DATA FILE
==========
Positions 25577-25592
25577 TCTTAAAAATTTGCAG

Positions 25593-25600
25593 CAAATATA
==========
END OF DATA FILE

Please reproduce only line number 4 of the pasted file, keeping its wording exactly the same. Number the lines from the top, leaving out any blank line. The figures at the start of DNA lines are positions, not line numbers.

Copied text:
25593 CAAATATA